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A Journey from Commit to Release


Everything starts from the release management. But, what is release management? 

The philosophy of development defines release management in a company. The release management strategy has answers to the questions below.

  • How frequent you want to release the product? 
  • How much control do you need on feature release?
  • What is the tolerance of having bugs in the product?  

In short, you can categorize release management strategies based on the quality of release and quantity of release. To achieve goals in quality and quantity, the development process must follow a specific GitFlow. Regardless of the type, a GitFlow has 4 major components.

  • Code Change (Develop Feature or Fix Bug)
  • QA Process
  • Build Solution
  • Deploy Solution

In this article, I describe the 4 components of a GitFlow in nutshell. Then, I explain 2 common GitFlows mostly appropriate for startup companies. 

GitFlow Components

1- Code Change 

Code change means any change in the codebase to develop a feature or fix a bug. Code change needs to be done in a separate Git branch took from a source branch. After conducting the development, you must submit the code change as a pull-request to merge into the source branch.  

Related Links- Making a pull-request

The pull-request will wait for the code review and the results of the automated developer-level tests.

If the code changes receive the required approval, you merge it into the source branch. The practice of validating the codebase at each Commit by running automated tests is called Continuous Integration.

Related Link- Setting up continuous integration with GitHub

Developer-level tests evaluate the code and user-level tests evaluate the solution. Click To Tweet

2- QA Process

The QA process can be split into [a] automated tests and [b] user acceptance tests (UAT). The automated tests can be split into:

  • developer-level tests (e.g., unit and integration)
  • user-level tests (e.g., acceptance and performance).

Developer-level tests evaluate the code and user-level tests evaluate the solution. The automated tests are executed by a continuous integration service such as CircleCI or TeamCity. The UATs are executed by the QA team or a product manager. 

Related Link- The different types of software testing

3- Build Solution

To deploy a service on the cloud, you have to, first, build binary solutions such as Docker images. You must then store the binary solution on a binary repository manager (e.g., JFrog or DockerHub or Amazon ECR).

You need to retrieve binary solutions based on metadata such as model performances or an original Commit ID. So, it is important to tag the binary solution properly such that you can retrieve any required solution if needed. The practice of building and storing a binary solution from each Commit is called Continuous Delivery. 

You need to retrieve binary solutions based on metadata such as a model performance or an original Commit ID. Click To Tweet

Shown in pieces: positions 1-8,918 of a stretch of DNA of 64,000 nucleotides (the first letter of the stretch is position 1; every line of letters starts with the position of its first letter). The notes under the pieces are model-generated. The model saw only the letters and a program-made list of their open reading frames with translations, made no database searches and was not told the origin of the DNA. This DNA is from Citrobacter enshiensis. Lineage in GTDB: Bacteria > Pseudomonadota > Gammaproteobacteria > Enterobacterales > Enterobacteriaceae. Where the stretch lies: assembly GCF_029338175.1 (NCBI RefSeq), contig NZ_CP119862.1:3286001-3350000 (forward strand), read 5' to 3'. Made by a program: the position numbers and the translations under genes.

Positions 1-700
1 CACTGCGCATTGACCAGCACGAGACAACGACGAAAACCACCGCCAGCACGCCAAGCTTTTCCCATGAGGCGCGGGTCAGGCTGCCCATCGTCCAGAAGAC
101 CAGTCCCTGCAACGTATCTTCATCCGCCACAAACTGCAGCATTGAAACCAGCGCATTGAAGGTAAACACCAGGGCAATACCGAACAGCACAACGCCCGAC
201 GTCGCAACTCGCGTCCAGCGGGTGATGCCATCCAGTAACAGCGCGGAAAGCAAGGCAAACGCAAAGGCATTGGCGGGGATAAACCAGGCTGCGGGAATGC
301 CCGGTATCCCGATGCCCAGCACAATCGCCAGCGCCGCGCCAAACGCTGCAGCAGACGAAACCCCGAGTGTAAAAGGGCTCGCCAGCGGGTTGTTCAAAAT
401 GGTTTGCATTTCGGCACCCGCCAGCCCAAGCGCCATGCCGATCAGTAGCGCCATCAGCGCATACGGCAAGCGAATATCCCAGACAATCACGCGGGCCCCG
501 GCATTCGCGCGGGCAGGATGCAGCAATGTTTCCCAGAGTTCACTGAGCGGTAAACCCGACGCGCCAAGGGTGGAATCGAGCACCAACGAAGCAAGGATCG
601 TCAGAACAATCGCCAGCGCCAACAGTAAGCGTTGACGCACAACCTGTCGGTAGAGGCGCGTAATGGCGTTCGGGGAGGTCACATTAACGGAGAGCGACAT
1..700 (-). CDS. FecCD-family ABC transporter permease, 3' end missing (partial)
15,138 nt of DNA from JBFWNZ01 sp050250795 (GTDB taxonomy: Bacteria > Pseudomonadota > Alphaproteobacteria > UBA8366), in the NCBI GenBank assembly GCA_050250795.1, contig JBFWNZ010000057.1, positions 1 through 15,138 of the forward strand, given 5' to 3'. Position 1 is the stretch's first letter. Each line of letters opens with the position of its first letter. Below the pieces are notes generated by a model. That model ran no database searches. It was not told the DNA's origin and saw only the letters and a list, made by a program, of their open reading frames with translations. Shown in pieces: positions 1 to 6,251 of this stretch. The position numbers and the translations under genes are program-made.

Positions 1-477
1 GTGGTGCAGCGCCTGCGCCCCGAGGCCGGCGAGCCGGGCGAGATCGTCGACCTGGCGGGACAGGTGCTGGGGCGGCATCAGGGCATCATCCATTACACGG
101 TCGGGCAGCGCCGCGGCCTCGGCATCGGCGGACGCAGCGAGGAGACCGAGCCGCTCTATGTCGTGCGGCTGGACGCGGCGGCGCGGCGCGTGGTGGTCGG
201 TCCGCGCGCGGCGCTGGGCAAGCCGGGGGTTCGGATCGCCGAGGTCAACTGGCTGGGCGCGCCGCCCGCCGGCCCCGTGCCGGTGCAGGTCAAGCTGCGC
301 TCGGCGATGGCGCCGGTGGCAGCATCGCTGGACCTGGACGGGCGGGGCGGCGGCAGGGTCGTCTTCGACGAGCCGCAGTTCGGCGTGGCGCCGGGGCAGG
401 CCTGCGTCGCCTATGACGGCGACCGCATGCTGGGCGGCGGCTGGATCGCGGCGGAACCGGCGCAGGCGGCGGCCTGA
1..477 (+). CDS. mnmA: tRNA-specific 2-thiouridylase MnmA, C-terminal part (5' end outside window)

4- Deploy Solution

First, what does “deploy” mean?

In brief, “deploy” means to run and orchestrate several containers each of which built based on all-in-one software packages (e.g., Docker images).

After you build and store binary solutions, you must deploy the solution on the cloud. To deploy a service on the cloud, you will use an orchestrator such as Mesos DC/OS or Kubernetes. These tools help to run and orchestrate Docker containers. Note that you must specify the deployment configuration details in this component. The practice of deploying a solution in the GitFlow is called Continuous Deployment. 

GitFlow Models

1-Without Gatekeeper

In the early stage, a startup company needs a fast product development process with a frequent release. You can achieve this only by having no gatekeeper in the development process.

In the early stage, a startup company needs a fast product development process with a frequent release. Click To Tweet

It is hard to keep the sanity of the final product in this GitFlow. But, Why?

As seen in Figure 1, any code change directly merges to the Master branch if it passes developer-level tests and receives the required approval. Plus, the deployment process starts right after the new Commit gets merged into the Master branch. Therefore, Commits may introduce new bugs to the solution at each time.

On the other hand, the development process can not be delayed to keep the solution in order. Plus, this GitFlow can not even have a gatekeeper in place (e.g., a product manager) to sign off the release. Therefore, bugs slip through the automated tests and ship to customers anyway. They must get fixed as soon as the company receives any feedback.

We only have one development environment including the Master branch and a cloud infrastructure.

Figure 1- Without a gatekeeper

Related Link- ENV Branching with Git

2-With Gatekeeper

In this release management strategy, we have a high-quality final product with the cost of low-frequency release.

It is not possible to have 100% automated test coverage. So, bugs will slip through the automated tests regardless of the quality of developers. In most companies, a product manager with a QA team is in charge of testing the product and report bugs.

We have 2 development environments that include the Master and Release branches and two cloud infrastructure (Figure 2).

Figure 2- With a gatekeeper